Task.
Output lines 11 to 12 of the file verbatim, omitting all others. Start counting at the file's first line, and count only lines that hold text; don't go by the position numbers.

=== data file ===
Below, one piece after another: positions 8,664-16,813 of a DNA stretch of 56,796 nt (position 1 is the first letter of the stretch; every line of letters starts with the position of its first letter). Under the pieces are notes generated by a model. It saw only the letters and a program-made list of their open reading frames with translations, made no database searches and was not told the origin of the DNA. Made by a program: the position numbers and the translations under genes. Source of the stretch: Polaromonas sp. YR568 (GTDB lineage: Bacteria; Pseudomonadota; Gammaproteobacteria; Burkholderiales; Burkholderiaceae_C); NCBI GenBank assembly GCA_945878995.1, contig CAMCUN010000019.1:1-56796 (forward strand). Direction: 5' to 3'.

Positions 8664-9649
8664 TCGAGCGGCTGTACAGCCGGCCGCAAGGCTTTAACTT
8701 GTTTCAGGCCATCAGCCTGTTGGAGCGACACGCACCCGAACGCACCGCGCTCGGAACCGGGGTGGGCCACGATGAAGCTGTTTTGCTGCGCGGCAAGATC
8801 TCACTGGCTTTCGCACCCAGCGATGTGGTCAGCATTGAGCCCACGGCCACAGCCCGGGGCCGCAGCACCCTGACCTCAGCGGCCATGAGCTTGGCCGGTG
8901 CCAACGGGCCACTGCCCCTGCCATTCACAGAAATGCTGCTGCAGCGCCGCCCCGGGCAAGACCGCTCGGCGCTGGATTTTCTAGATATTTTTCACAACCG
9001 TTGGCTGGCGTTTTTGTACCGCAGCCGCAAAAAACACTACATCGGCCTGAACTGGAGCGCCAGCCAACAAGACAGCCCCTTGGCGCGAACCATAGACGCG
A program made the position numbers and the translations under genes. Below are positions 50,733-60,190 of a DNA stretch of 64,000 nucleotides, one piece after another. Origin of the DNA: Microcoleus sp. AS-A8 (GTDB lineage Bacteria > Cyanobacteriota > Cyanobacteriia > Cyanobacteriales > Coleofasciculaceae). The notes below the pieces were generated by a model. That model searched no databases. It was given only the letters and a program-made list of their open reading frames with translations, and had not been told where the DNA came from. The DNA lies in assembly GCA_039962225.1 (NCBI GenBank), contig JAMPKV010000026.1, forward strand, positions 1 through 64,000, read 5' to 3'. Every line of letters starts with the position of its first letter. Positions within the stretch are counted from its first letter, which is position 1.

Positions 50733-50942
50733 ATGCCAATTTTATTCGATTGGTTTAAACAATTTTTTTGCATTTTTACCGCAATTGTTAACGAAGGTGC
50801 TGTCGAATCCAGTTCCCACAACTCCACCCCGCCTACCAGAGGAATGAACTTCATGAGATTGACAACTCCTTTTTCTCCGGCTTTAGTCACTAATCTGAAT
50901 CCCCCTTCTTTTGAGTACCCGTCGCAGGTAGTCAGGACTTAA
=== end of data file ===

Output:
50801 TGTCGAATCCAGTTCCCACAACTCCACCCCGCCTACCAGAGGAATGAACTTCATGAGATTGACAACTCCTTTTTCTCCGGCTTTAGTCACTAATCTGAAT
50901 CCCCCTTCTTTTGAGTACCCGTCGCAGGTAGTCAGGACTTAA